Mak the life
An exhibition explores the legacy of one of the city's most influential sculptors, writes Annemarie Evans
Ideally, American curator Valerie Doran would have liked to have featured a live tiger or a horse in her upcoming exhibition on local sculptor Antonio Mak Hin-yeung. These animals are predominant in much of the late artist's work. But the Hong Kong Museum of Art, which will host the show, was concerned about the costs and other complications of involving a live animal in the exhibition.
Looking For Antonio Mak - the third instalment in the museum's 'Hong Kong Art: Open Dialogue' exhibition series - is, therefore, the product of what the guest curator wanted and what red tape allowed.
Set to run from Thursday until January 8, this exhibition within an exhibition will showcase around 100 sculptures - mostly bronze - along with sketches by Mak. It will also feature works by Hong Kong artists Fung Ming-chip, Jaffa Lam Laam, Lee Man-sang, Lo Yin-shan, Simon Birch, Kwan Sheung-chi and Kung Chi-shing. Together with Shanghai-based conceptual artist Wu Shanzhuan, they will enter into a dialogue on Mak's art and life.
It's been an interesting year for Doran who has had to collaborate with a government-run museum unaccustomed to the unorthodox requests that she and her artists have made while preparing the exhibition.
Lam, for instance, asked to be allowed to stay overnight in the museum and created a meditation room using wood and textiles as a tribute to Mak. She wanted to bring the sculptor back in her dreams so he could see the exhibition for himself. While Lam will be allowed to take naps at her installation during the day, museum officials refused to allow her to stay overnight for security reasons.
'Although I never met him, through learning about his work I turned from fan to friend,' she says.
While Mak's sculptures are mostly of male forms, she was fascinated by his later interest in Buddhism and his sculptures of a female boddhivista. This inspired her minimalist meditation area.
Doran says she invited artists whose work she had previously admired to provide a different perspective on Mak.
She says she avoided involving his peers because she wanted to maintain a distance between the artists and the sculptor.
'The artists respond in any way they want to,' says Doran, who is also a critic and translator specialising in Chinese art.
'The artists I chose come from different generations and different artistic circles. They were very personal choices for me, but I felt they would enter into a level of dialogue.'
Mak was born in 1951 and died from throat cancer in 1994. According to the museum, Mak's visually evocative and beautifully crafted cast-bronze figures 'present a uniquely Mak-ian iconography that is stylistically western yet integrally Chinese'.
To many, he is a quintessentially Hong Kong artist, yet his artworks have been overlooked during the past decade.
Part of Doran's mission is to bring his works back into the limelight and show how the participating artists were affected - or not - by his work. She also wanted to look at what art is and how it exists in our lives.
While Mak held seven solo exhibitions in Hong Kong during his life, this will be his first museum show. 'The museum had a very small collection of his work,' says Doran. She says she begged and pleaded with collectors for the rest.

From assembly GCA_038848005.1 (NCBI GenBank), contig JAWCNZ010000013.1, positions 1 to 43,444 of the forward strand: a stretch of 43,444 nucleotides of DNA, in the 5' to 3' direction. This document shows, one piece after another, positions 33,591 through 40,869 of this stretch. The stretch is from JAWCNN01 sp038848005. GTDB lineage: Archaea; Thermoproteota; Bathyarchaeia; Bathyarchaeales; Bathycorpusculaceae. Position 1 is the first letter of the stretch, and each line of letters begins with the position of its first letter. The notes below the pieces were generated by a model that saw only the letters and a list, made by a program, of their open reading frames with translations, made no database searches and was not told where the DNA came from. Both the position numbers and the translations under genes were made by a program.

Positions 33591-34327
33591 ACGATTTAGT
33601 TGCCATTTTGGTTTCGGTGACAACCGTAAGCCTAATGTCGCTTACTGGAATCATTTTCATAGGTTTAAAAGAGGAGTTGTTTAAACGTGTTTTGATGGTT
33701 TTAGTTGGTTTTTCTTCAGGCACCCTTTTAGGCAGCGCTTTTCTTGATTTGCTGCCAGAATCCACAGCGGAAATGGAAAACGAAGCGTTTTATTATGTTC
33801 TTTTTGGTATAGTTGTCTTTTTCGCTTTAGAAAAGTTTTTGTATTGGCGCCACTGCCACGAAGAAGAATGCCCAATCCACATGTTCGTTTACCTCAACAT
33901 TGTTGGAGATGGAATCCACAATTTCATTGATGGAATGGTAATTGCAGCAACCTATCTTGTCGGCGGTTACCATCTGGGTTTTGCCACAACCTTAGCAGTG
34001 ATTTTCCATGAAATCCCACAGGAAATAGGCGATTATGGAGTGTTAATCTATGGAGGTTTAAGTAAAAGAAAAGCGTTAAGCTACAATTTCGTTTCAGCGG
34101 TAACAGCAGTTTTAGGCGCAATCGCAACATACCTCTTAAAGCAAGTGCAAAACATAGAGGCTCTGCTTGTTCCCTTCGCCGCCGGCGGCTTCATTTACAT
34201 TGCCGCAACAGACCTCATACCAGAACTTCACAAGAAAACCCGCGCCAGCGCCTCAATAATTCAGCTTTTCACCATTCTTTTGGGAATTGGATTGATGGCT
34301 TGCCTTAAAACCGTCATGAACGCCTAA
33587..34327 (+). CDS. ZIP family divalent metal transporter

Mak worked with wax moulds, casting them in bronze to create torsos and beautiful male figures rising out of horses and tigers to show the link between human and animal.
'He died at a time when there was nothing outside the very contained Hong Kong art community,' says Doran.
She says she was startled to discover that Mak's work was missing from a recent exhibition of Hong Kong art in the US.
Musician Kung used to see Mak at parties and found him aloof and arrogant, holding court with his clique. Despite that reaction to him on a personal level, Kung has since become a huge fan of Mak's work. He created 430 hours of sound for the exhibition - 10 hours for each year of Mak's life.
'It's a huge undertaking. For some of it, I picked music that he liked, and for other parts I took historic and artistic elements from those years,' says Kung.
'For example, I have a recording of Dylan Thomas from 1951 reading Do Not Go Gentle Into That Good Night, which I thought was appropriate for Antonio Mak.'
Doran remembers Mak standing out from the crowd with his thick black-rimmed spectacles in the 1980s, before they were fashionable. She spotted him in a crowd of students - he was young enough looking to pass as one - as he intensely sucked a cigarette down to its stub.
Despite a limited budget and no sponsors, Doran says she is lucky to have gathered some of Hong Kong's top technical and artistic talents - who offered their services for free because the project appealed to them.
The 'Hong Kong Art: Open Dialogue' exhibition series, which kicked off in May aims to encourage independent curators and artists to look at artwork from a different perspective and to bring new ideas to the museum as well as a fresh visual experience to the public. It's an open dialogue that has forced the museum in directions in which it may not have wanted to go.
The museum has been co-operative - it provided 100 police barriers for one installation, for example - but it has also hindered Doran in other ways.
She hopes that the experience will result in government-run art institutions becoming more receptive to Hong Kong's contemporary art community.
Looking For Antonio Mak, from Nov 21 to Jan 28, daily, 10am-6pm (Sat until 8pm), closed Thurs , HK Museum of Art, 10 Salisbury Rd, TST, HK$10, free on Wed. Inquiries: 2721 0116